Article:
Kaki King - ...Until We Felt Red. I didn't care for Ms. King's earlier work - virtuoso guitar playing of the thumb slapping/lightning fast picking variety is better in abstract than reality. Here she teams with Tortoise's John McEntire and her sound expands with washes of textural orchestration and even singing (though, to be honest her singing is breathy little wisps that are best ignored as words and appreciated as another sonic layer). Her skillful guitar is still present, just not the only point of the exercise. I appreciate soundscapes; Kaki King and co. have crafted a varied and multi-layered one on this album, but there is a better one this year which keeps this on the outside looking in. Highlights: "You Don't Have To Be Afraid", "Ahuvati".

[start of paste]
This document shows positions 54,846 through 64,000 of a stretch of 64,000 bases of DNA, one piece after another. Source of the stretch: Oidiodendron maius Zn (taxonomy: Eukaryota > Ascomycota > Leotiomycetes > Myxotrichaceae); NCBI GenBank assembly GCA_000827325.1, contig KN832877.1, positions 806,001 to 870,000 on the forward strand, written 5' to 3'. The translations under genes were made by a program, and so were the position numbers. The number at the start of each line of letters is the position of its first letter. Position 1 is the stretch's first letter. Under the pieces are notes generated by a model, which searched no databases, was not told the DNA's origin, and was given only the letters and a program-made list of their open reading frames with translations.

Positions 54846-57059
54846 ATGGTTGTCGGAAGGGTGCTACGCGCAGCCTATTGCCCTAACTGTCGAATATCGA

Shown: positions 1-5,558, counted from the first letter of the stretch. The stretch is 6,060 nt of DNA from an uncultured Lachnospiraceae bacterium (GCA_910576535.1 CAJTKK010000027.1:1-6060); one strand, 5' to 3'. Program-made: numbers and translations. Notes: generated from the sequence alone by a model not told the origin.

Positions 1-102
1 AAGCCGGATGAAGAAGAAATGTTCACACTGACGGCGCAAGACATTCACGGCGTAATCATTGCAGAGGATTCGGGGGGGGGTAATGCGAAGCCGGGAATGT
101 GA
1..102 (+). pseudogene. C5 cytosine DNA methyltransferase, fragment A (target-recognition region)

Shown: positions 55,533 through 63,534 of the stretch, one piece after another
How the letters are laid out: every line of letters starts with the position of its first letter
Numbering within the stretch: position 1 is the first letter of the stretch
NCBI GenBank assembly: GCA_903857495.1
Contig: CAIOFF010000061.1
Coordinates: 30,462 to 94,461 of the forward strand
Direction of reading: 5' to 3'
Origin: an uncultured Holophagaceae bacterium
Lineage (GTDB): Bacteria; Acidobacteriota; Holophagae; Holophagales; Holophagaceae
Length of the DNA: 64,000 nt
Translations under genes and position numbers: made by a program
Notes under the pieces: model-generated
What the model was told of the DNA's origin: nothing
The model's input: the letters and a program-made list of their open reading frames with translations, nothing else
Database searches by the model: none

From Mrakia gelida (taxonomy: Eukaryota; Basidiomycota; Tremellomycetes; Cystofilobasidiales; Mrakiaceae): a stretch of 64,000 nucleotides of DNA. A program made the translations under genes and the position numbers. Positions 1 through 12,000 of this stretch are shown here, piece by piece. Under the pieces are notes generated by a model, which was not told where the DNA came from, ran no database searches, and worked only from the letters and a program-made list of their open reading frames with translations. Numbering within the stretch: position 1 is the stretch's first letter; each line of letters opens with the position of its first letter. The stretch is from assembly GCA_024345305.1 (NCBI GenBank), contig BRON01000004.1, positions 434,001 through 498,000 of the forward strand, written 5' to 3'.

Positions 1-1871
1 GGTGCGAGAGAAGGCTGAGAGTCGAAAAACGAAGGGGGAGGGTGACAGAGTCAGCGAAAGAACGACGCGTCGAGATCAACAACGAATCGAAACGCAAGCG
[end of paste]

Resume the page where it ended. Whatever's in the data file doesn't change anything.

Lady Sovereign - Public Warning. The fact that I had or had heard 8 of the 13 tracks really made this anticlimactic. Note to Sov - if you are basically releasing a singles compilation for a debut full-length album then include your best song. The absence of "Ch-Ching" is glaring in that light. Though I've heard much of this over the last few years, it still is really well done (except for the laughable back-in-the-day reminiscing of "Those Were The Days". Nothing is more pathetic than the musings of lost youth at the ripe old age of 19). The beats are minimal but moving, and the self-proclaimed "biggest midget in the game" has an engaging style and definite skills. Should have been out a year and a half ago, when it would have been met with greater appreciation. Highlights: "Random", "Public Warning".